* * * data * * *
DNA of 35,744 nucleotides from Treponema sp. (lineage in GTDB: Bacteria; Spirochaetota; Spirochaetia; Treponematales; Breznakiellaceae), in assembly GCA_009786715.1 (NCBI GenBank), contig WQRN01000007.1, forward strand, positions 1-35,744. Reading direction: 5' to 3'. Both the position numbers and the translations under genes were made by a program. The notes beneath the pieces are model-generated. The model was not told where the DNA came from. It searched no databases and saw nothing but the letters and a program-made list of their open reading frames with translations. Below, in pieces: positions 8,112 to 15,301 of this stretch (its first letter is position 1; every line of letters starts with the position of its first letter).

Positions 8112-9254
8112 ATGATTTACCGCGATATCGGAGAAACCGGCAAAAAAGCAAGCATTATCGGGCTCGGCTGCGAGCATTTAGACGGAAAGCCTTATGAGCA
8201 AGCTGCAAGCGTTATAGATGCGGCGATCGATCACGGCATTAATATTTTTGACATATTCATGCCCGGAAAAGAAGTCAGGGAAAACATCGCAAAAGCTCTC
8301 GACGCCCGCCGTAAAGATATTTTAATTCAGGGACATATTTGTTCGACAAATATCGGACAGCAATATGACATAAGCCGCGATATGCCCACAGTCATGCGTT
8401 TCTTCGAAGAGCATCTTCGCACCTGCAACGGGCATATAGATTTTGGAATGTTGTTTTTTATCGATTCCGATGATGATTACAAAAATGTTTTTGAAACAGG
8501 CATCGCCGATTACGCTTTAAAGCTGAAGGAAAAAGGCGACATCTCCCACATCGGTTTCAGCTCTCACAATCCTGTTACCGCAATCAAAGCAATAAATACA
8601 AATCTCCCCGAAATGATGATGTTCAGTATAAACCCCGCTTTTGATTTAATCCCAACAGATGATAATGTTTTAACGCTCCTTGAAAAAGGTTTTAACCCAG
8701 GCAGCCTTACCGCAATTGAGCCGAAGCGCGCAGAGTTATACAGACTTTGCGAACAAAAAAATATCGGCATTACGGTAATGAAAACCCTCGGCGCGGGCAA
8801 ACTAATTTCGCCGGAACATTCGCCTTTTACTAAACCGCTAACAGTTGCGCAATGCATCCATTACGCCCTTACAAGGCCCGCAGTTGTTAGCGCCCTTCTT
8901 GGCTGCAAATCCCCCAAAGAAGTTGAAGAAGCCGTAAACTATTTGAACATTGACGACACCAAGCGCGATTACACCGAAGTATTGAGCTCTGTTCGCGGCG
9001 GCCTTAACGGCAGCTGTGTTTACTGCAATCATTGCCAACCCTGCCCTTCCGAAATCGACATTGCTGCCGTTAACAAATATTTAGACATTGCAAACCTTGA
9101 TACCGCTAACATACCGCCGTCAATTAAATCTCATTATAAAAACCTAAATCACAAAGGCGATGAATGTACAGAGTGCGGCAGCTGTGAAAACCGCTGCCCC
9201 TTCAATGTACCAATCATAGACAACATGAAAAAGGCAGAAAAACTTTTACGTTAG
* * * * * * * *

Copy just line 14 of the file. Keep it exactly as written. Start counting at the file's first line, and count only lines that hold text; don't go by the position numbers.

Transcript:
9201 TTCAATGTACCAATCATAGACAACATGAAAAAGGCAGAAAAACTTTTACGTTAG